That body meets on Wednesday at 4 p.m. and consists of two elected officials each from Albemarle County and Charlottesville as well as the head of VDOT’s Culpeper District. These meetings are filled with jargon and references to plans required by the federal government. I love them and want to spread the excitement. (agenda)

Three items jump out on this agenda. The first is a presentation from VDOT on the Virginia Electric Vehicle Infrastructure Deployment Plan which has been set up to help localities and other governments prepare to receive up to $5 billion for the National Electric Vehicle Infrastructure (NEVI) program.

“The Commonwealth of Virginia is expected to receive approximately $100 million over 5 years under the NEVI program and is eligible to apply for additional funding under the $2.5 billion discretionary grant program,” reads an August 2022 report from VDOT

Each state has to develop a deployment plan to qualify. This is where it gets a bit too complicated to convey in a summary of upcoming meetings. 

The second item is an update on the long-range transportation plan which is required by the Federal Highway Administration. The public engagement for this hasn’t happened yet and before it does staff have followed Albemarle’s example of applying an equity and climate action lens, though they’ve also thrown in quality of life for good measure. 

The third item is a discussion of the next Smart Scale candidate projects as well as the potential projects VDOT may identify for key areas. One of these is the U.S. 29 / U.S. 250 interchange with Ivy Road. As growth at both the University of Virginia and on private-owned land continues, many community members are concerned about approving development before infrastructure is in place. 

People want to know about this stuff. It just takes reporting to get it out there, and that’s what I intend to keep doing. 

An image of the MPO’s equity, climate action, and quality of life lens to be applied to the Long Range Transportation Plan (Credit: Thomas Jefferson Planning District Commission)

In other meetings: 

  • Charlottesville will hold a meeting at 5 p.m. to update anyone interested on the status of a plan to list the Downtown Mall on the National Register of Historic Places. The meeting info has no information on where this meeting is taking place.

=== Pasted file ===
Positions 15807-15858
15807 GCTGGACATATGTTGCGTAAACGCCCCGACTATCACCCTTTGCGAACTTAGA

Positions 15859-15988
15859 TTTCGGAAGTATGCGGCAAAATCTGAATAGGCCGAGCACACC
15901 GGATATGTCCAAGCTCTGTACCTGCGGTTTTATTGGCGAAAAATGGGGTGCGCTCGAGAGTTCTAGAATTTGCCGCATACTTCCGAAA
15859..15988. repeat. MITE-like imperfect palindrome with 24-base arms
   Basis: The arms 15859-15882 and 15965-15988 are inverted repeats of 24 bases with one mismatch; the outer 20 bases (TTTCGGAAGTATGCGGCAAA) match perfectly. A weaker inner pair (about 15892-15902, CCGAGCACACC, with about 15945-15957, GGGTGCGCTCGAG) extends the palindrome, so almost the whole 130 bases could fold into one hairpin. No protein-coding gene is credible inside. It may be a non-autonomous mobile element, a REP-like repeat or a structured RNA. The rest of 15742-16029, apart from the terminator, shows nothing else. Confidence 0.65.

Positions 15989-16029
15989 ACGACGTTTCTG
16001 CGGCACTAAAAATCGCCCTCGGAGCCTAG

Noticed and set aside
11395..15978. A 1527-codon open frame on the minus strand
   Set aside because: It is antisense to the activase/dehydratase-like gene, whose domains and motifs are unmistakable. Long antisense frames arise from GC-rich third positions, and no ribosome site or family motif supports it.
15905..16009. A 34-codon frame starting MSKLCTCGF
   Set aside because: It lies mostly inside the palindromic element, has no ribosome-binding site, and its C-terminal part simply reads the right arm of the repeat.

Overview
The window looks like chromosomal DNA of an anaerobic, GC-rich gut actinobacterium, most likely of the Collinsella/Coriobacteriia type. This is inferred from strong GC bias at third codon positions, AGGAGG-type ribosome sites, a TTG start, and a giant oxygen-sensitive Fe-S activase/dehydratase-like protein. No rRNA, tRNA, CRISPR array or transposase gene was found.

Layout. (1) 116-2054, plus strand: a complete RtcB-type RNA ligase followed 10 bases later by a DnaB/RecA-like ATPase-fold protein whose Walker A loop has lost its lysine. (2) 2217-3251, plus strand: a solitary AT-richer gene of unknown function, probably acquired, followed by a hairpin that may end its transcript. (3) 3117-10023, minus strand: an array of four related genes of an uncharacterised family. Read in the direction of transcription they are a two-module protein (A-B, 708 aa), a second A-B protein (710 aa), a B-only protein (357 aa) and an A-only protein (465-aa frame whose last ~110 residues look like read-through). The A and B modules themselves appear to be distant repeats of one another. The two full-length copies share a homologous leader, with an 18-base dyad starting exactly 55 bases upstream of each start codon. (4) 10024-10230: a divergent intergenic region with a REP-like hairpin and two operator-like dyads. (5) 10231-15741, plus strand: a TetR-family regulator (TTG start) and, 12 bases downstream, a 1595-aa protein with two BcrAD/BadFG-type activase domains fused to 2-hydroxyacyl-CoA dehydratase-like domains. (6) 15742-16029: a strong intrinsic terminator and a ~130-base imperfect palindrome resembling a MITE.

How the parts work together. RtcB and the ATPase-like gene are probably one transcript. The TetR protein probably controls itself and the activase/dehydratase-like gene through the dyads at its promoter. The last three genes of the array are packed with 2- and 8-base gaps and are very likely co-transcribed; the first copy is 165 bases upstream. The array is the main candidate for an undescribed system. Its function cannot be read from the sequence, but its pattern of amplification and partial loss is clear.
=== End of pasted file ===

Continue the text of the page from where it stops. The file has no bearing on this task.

• The Albemarle Broadband Authority will have a regular meeting at 5 p.m. in Room 241 of the Albemarle County Office Building at 401 McIntire Road. Acronyms not explained in the agenda include BAAO, DHCD, BEAD, VML, VaCO and the venerable VATI. (meeting info)
  • The Albemarle Fire/EMS Board will meet at 6 p.m. in Room 235 of the Albemarle County Office Building at 401 McIntire Road. (meeting info) (agenda)
  • The Greene County Board of Zoning Appeals is scheduled to meet at 6:30 p.m. There’s no agenda at publication time. (meeting portal)

Thursday, May 25, 2023

Private school seeks expansion; Places29-Rio to hold community meeting

One function of Albemarle County’s Community Advisory Committees is to serve as the forum for official “community meetings” for rezoning and special use permits. The Places29-Rio CAC will hold one of these at their meeting which begins at 6 p.m. in Room 235 of the Albemarle County Office Building on McIntire Road. (meeting info) (agenda)

This request is from Community Christian Academy on Old Brook Road. They want to increase the enrollment from 85 to 150 students. The original permit was granted in 2012. 

“We had incremental growth for multiple years but when the pandemic shut down the public schools for in-person education, we suddenly filled up all our classes,” reads the application’s narrative

Regional Transit Partnership to discuss alternative fuels

The Regional Transit Partnership is another transportation body staffed by the Thomas Jefferson Planning District Commission. They meet at 4 p.m. at Water Street Center at 407 E. Water Street. (agenda)

At this meeting, both Jaunt and Charlottesville Area Transit will present their report on alternative fuels. The Virginia Department of Rail and Public Transit will present on its modernization plans. VDOT will present their electric vehicle infrastructure plan.

Should make for a good story! 

In other meetings:

  • The Operations Subcommittee of the Albemarle Solid Waste Alternatives Advisory Committee will meet at noon in Room 246 of the McIntire County Office Building. (meeting info)

This post was contributed by Sean Tubbs. Sean is a journalist working to build a new information and news outlet centered around Charlottesville and Virginia. In 2020, he launched a daily newscast and newsletter and also created a semi-regular podcast on the pandemic.

Support for Sean’s “Week Ahead” update comes from The Piedmont Environmental Council.